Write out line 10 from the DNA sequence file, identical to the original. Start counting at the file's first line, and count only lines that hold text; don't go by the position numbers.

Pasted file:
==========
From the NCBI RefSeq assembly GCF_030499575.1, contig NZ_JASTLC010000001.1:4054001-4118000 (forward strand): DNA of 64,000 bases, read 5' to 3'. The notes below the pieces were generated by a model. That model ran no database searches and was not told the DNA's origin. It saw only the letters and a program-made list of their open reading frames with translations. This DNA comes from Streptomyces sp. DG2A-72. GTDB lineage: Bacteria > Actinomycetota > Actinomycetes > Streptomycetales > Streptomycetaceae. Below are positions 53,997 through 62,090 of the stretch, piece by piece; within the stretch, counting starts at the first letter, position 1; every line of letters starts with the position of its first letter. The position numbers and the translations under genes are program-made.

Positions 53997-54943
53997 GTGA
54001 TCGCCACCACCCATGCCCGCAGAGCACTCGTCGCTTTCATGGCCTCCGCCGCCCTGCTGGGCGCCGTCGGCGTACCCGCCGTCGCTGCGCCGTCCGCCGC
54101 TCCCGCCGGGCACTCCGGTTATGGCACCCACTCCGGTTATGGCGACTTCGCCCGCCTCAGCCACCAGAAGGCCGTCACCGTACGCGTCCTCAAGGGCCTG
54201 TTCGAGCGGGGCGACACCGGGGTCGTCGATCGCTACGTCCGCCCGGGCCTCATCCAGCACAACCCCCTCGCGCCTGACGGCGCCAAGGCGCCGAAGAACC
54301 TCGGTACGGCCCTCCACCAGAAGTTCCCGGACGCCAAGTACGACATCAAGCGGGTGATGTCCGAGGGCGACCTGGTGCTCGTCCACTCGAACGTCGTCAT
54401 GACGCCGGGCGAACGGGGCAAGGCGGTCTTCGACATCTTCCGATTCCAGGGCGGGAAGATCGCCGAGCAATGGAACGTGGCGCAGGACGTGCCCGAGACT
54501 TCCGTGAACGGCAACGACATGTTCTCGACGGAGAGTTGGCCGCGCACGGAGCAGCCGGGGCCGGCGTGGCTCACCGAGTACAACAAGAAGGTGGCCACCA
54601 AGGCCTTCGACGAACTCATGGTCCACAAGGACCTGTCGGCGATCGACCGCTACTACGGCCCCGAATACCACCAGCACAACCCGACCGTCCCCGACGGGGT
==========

54601 AGGCCTTCGACGAACTCATGGTCCACAAGGACCTGTCGGCGATCGACCGCTACTACGGCCCCGAATACCACCAGCACAACCCGACCGTCCCCGACGGGGT